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CLT&G Update
Monday, December 7, 1998

The Boston Herald
Monday, December 7, 1998

Tax-achusetts is No Misnomer
by Jack Sullivan

The big bucks Massachusetts workers earn come with a heavy burden -- the second highest amount of taxes paid of any state with much of the blame going to the federal government, according to a study set to be released today.

While Massachusetts has among the highest per capita income in the country, the Bay State's wage-earners dole out 49 percent more in federal, state and local taxes than residents of every other state except for Connecticut, according to the report jointly published by the Teresa and H. John Heinz III Foundation and MassINC, a Boston-based nonpartisan think tank.

According to the study, single taxpayers who earn more than $26,000 and joint filers who earn more than $42,000 pay a whopping 42 percent in state and federal taxes, including 36 percent in federal taxes.

When property taxes and state and local fees and fines are added in, the average Massachusetts tax bill for every man, woman and child is $4,982 compared to a national average of $3,339.

"The vast majority of the burden, obviously, is the hit by the federal government," said Tripp Jones, executive director of MassInc. "It just so happens those taxes are higher because we earn more money."

While the study found that more and more younger, middle class, college-educated workers are fleeing the state because of high housing prices, the escalating tax burden appears to be an emerging threat as well, according to the principal author.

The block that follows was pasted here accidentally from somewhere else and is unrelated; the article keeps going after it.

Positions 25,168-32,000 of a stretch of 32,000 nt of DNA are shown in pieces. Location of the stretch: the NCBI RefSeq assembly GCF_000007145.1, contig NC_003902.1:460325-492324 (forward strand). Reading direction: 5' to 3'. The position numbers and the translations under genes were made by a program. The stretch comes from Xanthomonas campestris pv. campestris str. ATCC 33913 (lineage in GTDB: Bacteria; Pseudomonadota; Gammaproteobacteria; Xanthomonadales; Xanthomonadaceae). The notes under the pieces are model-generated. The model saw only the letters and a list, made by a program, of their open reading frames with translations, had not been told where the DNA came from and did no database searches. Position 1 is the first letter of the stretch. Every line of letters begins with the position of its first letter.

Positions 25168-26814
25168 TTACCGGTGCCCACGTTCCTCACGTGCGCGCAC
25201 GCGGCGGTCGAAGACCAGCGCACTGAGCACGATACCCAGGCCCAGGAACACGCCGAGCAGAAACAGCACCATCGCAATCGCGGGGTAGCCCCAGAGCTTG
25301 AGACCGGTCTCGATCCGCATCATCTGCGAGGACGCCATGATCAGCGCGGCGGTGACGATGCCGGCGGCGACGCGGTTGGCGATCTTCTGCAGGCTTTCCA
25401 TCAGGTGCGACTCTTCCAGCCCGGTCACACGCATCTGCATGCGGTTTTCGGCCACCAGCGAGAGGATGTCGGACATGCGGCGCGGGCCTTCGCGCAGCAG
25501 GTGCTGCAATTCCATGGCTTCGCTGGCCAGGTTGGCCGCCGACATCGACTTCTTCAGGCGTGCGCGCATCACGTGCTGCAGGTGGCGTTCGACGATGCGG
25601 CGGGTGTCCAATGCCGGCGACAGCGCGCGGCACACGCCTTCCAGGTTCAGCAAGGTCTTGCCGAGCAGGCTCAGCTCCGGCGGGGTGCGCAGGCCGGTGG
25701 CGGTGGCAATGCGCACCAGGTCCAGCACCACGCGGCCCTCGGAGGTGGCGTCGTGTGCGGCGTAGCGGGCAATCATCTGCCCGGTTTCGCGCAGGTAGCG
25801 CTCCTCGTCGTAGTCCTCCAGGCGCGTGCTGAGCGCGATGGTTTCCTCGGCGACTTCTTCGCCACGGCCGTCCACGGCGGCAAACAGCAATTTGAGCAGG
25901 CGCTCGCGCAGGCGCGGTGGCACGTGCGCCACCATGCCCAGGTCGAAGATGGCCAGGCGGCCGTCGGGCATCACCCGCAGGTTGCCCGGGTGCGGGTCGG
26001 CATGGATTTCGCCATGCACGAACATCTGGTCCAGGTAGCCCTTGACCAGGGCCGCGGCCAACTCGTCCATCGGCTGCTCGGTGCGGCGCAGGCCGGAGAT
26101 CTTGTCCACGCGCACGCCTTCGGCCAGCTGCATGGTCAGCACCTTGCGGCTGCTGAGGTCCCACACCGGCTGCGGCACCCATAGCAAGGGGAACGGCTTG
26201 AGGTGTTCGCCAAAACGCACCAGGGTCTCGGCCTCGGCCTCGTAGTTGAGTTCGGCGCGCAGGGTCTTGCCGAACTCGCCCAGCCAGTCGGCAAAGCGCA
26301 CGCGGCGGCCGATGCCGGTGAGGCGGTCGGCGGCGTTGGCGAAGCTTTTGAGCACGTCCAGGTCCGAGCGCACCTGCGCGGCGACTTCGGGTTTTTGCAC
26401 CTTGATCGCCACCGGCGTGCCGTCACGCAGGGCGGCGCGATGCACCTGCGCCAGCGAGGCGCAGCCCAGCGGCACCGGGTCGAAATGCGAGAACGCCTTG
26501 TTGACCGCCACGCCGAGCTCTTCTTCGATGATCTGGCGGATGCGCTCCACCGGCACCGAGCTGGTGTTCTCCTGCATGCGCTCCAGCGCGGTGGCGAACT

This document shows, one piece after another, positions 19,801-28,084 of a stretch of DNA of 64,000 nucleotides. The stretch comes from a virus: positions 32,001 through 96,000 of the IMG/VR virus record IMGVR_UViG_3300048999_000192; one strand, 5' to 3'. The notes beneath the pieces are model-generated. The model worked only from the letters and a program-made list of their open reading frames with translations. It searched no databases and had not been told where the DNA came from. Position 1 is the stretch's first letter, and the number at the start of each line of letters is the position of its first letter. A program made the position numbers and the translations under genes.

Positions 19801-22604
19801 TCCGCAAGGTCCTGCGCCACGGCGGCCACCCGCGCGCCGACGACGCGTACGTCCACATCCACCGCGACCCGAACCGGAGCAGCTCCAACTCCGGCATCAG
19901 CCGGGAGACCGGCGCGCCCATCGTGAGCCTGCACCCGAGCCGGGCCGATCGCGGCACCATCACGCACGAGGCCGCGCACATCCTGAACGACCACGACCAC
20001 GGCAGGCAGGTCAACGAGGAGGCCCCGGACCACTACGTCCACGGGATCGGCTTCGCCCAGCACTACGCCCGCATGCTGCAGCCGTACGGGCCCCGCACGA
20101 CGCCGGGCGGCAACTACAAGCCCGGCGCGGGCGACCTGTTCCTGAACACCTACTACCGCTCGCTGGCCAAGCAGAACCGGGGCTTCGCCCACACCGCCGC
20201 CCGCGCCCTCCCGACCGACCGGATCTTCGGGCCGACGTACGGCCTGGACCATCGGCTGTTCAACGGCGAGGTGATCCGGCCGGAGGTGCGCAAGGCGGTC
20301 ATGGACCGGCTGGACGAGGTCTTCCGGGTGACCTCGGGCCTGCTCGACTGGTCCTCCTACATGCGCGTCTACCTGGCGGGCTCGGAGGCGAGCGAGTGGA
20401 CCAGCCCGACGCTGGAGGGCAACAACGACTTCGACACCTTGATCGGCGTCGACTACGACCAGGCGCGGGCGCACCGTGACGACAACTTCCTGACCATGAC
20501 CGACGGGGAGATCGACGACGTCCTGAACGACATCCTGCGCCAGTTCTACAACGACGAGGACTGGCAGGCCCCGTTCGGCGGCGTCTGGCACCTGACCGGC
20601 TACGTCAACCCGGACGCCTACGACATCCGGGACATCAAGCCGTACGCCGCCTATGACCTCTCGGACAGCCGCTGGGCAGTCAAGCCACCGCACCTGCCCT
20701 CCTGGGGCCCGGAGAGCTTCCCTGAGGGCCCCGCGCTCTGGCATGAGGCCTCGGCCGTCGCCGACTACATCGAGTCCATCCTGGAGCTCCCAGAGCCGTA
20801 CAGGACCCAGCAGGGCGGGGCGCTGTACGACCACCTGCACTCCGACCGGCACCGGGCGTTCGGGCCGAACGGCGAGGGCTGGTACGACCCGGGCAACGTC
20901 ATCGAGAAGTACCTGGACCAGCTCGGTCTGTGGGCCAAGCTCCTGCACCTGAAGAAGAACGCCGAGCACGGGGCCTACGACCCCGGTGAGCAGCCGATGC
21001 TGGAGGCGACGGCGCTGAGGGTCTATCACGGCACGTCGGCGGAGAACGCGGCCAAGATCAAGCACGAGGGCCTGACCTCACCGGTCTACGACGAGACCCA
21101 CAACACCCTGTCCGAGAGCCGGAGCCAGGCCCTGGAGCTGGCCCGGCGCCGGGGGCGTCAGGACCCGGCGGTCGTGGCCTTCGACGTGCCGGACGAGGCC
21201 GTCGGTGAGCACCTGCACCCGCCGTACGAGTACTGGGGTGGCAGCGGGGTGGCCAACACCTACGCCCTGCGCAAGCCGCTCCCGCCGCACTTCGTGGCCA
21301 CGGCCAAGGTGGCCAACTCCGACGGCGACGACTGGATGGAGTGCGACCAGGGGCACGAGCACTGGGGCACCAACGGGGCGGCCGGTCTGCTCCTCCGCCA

"There is no cost of living adjustment in the federal income tax," said Andrew Sum, director of the Center for Labor Market Studies at Northeastern University. "They assume you earn a dollar in Boston, it's the same as Biloxi, Miss.

"For many, particularly younger, people, you're better off living elsewhere and that is the biggest threat to the state," he said.

"Will we be able to attract and retain good, educated young people when they see, under other good cost of living and tax structures, they can do better elsewhere in the country?"

The study also found that declining power in the state's all-Democrat delegation has resulted in less money coming back to the state from the Republican-controlled Congress in Washington.

For every dollar that goes to Washington, only about 90 cents comes back, much of it in earned income tax credits for lower-income workers, Medicaid and Medicare.

"We pay more and receive back less," said Sum. "The Northeast is continuing to subsidize other growing parts of the country."

Jeffrey Lewis, executive director of the Heinz Foundation, said similar studies are now under way around the country in an effort to get lawmakers to address the growing problem.

While Massachusetts may get little sympathy from southern and midwestern congressman, Lewis said other populated states will soon feel a similar pinch.

"We have to make sure we look at other states and say, 'We are not here by ourselves,' " said Lewis. "There has to be tax reform, no question about it. You have to do tax reform."

Michael Gritton, MassINC's policy director, said the study shows while Massachusetts officials have made "great strides" in making the state more business-friendly, Washington has to lend a hand as well.

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